Apple has sealed its biggest ever acquisition with the $3bn purchase of Beats Electronics, a deal that reshapes the music landscape and gives the company new heft in digital streaming.

News of the deal stunned music and technology watchers when it was first reported earlier this month by the Financial Times, because it broke with Apple’s long-standing convention of developing its technology in-house.

However, Tim Cook, Apple’s chief executive, stressed the importance of music to a company that was revived by the success of the iPod.

“It’s all about music,” Mr Cook told the FT at an interview in the company’s Cupertino headquarters, adding that Beats co-founders Jimmy Iovine, the music producer, and Dr Dre, the hip-hop legend, were “kindred spirits”. Mr Iovine and Dr Dre will join Apple as part of the deal.

“We’ve known them a long time,” Mr Cook said. “We’ve gone from dating to going steady . . . now we’re getting married.”

The deal is made up of $2.6bn in cash and about $400m in Apple stock, which will vest over time, and is expected to be completed by the end of September 2014, pending regulatory approval.

Mr Cook stressed the significance to the deal of Beats’ streaming service. Beats launched its subscription service in January with an emphasis on personal music “curation”, rather than on playlists that are selected by using algorithms.

“We’ve got a streaming service that we believe is the first to get it right,” Mr Cook told the FT. “They had the insight that human curation was very important . . . we think they’ve done an A plus job.”

Beats was superior to rival streaming services, he added. “Some of them are no more than a random set of songs put together.”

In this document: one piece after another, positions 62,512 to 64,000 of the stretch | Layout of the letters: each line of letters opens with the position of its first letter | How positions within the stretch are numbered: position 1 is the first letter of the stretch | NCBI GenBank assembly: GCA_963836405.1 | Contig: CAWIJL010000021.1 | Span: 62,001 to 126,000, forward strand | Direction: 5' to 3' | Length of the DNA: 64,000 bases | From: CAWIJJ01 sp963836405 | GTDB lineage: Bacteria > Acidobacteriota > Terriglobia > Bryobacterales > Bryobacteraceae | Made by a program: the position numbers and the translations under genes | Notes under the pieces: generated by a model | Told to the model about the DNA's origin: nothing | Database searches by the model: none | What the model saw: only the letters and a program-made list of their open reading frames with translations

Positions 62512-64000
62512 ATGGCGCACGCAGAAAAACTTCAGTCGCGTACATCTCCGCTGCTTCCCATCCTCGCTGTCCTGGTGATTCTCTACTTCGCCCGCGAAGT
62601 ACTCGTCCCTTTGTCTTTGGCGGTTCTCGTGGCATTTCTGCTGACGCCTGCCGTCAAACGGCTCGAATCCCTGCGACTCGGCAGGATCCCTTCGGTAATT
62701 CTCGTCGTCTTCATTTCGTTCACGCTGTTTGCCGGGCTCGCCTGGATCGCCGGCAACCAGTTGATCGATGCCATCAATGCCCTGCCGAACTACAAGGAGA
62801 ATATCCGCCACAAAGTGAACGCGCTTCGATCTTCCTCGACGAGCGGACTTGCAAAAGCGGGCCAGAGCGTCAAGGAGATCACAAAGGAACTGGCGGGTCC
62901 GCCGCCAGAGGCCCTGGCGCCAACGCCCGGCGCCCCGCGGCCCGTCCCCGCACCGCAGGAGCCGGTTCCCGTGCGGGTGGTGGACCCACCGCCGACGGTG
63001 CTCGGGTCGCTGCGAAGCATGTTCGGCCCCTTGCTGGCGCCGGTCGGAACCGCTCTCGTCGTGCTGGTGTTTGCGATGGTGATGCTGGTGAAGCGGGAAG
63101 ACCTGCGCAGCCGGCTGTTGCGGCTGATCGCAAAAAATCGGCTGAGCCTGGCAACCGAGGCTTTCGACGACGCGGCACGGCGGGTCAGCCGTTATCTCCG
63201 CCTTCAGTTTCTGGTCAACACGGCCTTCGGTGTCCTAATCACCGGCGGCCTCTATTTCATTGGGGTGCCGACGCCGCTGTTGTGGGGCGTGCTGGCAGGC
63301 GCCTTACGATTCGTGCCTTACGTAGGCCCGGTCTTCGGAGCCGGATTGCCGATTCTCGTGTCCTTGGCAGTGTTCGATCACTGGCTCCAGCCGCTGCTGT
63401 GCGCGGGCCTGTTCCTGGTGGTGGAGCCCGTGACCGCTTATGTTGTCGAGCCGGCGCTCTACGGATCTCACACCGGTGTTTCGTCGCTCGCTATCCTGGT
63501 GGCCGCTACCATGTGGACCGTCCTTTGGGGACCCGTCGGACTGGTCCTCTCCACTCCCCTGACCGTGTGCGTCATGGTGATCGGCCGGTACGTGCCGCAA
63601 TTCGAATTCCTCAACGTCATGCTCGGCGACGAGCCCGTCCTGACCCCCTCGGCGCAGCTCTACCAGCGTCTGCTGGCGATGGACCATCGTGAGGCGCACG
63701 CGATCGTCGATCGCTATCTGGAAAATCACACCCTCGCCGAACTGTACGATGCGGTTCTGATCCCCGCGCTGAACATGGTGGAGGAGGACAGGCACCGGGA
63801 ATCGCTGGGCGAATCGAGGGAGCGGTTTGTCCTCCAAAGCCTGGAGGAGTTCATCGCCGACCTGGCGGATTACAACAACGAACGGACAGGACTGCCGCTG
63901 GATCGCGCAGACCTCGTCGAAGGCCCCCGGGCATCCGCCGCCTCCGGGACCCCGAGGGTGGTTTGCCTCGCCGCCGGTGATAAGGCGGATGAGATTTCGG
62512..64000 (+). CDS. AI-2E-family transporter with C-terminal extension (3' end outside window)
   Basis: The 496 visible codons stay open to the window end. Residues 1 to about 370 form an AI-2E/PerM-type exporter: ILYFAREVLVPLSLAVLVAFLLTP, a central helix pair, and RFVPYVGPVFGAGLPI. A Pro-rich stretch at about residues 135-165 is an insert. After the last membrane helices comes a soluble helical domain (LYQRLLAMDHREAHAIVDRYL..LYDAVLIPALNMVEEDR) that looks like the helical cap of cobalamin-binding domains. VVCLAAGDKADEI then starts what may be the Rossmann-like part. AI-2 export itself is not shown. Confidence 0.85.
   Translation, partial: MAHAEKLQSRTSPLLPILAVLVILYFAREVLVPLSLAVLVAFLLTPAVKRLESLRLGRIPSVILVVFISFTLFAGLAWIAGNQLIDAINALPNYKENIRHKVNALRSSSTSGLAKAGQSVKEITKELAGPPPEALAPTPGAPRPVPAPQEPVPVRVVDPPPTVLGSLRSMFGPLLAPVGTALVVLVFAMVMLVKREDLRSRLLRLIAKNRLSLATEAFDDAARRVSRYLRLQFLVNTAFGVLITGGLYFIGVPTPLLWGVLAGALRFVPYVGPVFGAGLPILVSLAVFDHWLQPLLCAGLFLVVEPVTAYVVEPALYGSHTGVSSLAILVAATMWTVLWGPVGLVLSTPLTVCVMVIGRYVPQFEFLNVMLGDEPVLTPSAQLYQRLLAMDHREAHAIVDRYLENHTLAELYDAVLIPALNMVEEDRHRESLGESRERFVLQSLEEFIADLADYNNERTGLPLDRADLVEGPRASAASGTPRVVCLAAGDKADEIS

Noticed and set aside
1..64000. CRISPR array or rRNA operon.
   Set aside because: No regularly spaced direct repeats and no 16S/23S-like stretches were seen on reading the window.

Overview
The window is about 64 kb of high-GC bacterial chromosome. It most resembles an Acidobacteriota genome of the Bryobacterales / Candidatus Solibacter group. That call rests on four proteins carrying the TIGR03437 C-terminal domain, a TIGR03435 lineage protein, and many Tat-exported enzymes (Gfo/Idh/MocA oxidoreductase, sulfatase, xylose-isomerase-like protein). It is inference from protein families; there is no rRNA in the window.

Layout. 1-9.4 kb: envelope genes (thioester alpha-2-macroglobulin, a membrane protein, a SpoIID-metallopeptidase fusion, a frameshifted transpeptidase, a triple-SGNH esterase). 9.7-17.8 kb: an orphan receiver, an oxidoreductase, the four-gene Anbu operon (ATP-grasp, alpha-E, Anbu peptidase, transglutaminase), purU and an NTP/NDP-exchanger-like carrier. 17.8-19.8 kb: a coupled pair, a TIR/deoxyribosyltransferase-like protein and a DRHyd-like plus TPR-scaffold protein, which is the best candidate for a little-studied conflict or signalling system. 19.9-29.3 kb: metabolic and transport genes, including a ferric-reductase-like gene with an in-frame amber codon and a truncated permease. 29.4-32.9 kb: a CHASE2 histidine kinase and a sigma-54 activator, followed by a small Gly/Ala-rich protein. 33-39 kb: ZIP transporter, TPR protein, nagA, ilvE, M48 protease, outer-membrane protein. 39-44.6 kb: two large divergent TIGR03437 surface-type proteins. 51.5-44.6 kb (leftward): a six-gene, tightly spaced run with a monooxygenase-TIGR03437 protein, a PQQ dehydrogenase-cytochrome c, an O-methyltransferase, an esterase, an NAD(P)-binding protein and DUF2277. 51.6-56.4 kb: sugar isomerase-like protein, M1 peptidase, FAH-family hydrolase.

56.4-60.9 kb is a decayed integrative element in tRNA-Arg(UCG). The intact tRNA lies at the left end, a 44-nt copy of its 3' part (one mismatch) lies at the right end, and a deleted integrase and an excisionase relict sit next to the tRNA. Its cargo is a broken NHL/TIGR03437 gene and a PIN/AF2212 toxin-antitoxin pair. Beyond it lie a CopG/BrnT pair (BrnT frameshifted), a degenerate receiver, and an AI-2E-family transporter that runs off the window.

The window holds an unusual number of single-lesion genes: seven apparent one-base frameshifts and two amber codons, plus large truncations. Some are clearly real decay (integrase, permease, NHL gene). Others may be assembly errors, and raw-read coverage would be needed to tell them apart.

Founded in 2008, Beats makes most of its money from its speakers and premium-priced headphones, which are beloved by musicians and sports stars, generating revenues in 2013 of $1.1bn.

Mr Cook said Beats’ revenues had increased more than 30 per cent in the first quarter of 2014. Beats Music had attracted more than 250,000 subscribers since its launch in January, he added. Beats Music is only available in the US and lags well behind Spotify, which has 10m subscribers around the world.

Mr Cook said the Beats streaming service would eventually be launched in other markets. “When you combine what Beats has done and what Apple has done . . . what really sends us over the top is what the two companies could do together.”

Mr Iovine said Beats Music would be enhanced and improved by the tie-up with Apple. “It’s only 20 per cent of what we want it to be. How do we get it to the quality we want? That’s Apple.”

The deal has been hailed by the music industry because of the boost it gives to the streaming business model.

“It is the most significant platform transformation that we have had for 30 years,” said Lucian Grainge, chairman and chief executive of Universal Music Group, the world’s largest music company. Subscription streaming generates “high quality, recurring income”, he added., the recording artist and entrepreneur, told the FT the deal was “transformational . . . it redefines our industry”.

Apple has acquired a streaming service as global download sales have dipped for the first time in a decade. “They were starting to lose their edge in the music industry and this makes them the coolest company again,” said Doug Morris, chairman and chief executive of Sony Music.

“This deal is a great thing for the record industry and it will turn out to be amazing for Apple.”

Until now, Apple’s biggest acquisition was the $400m buy of NeXT in 1997, which saw the return of the Mac maker’s co-founder Steve Jobs at a time when it stood on the brink of bankruptcy.

Apple now has more than $150bn in its cash reserves but faces slowing revenue growth. The purchase represents a huge premium over the $1.8bn valuation of Beats less than a year ago, and marks a swift return for Carlyle, the private equity firm which invested about $500m for a 30 per cent stake, said one person familiar with that deal.

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